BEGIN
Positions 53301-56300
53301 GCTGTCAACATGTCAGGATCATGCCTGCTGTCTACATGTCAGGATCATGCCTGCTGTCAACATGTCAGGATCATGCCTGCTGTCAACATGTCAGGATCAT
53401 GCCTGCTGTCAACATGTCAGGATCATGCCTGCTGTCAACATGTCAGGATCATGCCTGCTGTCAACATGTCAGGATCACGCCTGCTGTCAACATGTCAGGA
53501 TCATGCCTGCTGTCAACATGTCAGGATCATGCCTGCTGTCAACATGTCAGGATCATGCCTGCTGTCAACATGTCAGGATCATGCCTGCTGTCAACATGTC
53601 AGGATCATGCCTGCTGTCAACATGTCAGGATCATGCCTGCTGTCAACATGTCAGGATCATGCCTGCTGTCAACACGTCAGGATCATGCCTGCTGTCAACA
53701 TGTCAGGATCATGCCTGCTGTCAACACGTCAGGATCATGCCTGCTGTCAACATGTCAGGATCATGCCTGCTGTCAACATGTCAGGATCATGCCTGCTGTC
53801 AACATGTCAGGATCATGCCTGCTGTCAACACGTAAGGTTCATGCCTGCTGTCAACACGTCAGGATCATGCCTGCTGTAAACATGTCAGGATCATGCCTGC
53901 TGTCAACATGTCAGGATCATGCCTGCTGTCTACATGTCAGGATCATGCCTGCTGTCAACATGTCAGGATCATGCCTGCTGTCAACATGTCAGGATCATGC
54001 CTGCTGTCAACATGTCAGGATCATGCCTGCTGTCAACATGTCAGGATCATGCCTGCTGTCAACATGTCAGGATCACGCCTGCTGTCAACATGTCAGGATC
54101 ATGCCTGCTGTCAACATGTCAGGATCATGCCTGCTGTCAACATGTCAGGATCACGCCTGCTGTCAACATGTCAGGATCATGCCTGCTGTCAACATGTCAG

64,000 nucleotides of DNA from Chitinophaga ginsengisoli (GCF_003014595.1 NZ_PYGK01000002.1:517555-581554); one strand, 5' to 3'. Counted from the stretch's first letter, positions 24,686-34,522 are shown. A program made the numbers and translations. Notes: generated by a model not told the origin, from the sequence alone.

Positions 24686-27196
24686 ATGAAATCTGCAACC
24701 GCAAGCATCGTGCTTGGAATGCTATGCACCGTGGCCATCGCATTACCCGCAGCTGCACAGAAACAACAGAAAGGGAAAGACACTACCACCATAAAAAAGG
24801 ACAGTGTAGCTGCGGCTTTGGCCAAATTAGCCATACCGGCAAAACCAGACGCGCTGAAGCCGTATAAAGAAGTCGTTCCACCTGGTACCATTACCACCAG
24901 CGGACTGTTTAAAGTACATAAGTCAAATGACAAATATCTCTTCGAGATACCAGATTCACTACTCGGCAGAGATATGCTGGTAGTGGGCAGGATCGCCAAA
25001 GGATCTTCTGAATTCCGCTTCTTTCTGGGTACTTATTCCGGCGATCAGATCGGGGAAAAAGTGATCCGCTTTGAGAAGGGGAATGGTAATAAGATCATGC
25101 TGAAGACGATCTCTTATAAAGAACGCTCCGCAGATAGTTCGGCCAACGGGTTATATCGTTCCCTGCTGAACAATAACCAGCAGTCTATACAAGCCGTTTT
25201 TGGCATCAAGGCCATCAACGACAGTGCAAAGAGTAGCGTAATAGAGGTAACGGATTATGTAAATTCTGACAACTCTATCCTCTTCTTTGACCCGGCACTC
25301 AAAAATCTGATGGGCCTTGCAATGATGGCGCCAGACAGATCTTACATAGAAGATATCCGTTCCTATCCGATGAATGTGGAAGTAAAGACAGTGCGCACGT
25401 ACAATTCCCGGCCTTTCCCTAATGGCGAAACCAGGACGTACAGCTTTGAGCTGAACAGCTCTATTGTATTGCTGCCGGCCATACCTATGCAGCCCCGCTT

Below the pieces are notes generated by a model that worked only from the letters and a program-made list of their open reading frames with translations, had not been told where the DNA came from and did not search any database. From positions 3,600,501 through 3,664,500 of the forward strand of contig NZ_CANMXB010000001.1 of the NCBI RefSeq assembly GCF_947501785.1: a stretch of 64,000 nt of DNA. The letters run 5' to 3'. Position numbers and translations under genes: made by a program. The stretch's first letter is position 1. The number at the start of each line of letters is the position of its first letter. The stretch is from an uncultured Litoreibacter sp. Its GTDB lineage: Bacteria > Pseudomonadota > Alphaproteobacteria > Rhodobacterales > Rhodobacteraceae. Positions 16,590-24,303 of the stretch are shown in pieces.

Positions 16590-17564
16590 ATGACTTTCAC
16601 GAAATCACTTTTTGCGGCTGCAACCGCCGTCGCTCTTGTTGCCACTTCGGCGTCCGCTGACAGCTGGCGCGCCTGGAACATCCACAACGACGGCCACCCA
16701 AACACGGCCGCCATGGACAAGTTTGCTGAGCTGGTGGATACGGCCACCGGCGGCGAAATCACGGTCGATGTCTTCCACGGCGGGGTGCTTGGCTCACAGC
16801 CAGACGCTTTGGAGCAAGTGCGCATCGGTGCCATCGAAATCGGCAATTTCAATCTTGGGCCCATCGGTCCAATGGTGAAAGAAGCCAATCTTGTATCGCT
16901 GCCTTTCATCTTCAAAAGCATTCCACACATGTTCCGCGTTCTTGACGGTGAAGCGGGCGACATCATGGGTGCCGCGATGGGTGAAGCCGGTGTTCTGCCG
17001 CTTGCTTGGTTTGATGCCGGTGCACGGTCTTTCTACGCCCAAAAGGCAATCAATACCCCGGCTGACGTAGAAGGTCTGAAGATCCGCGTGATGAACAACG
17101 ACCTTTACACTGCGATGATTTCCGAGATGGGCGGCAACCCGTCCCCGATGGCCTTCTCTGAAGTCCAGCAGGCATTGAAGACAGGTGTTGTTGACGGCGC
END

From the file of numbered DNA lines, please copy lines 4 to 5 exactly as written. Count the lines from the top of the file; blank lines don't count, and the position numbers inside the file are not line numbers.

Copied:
53501 TCATGCCTGCTGTCAACATGTCAGGATCATGCCTGCTGTCAACATGTCAGGATCATGCCTGCTGTCAACATGTCAGGATCATGCCTGCTGTCAACATGTC
53601 AGGATCATGCCTGCTGTCAACATGTCAGGATCATGCCTGCTGTCAACATGTCAGGATCATGCCTGCTGTCAACACGTCAGGATCATGCCTGCTGTCAACA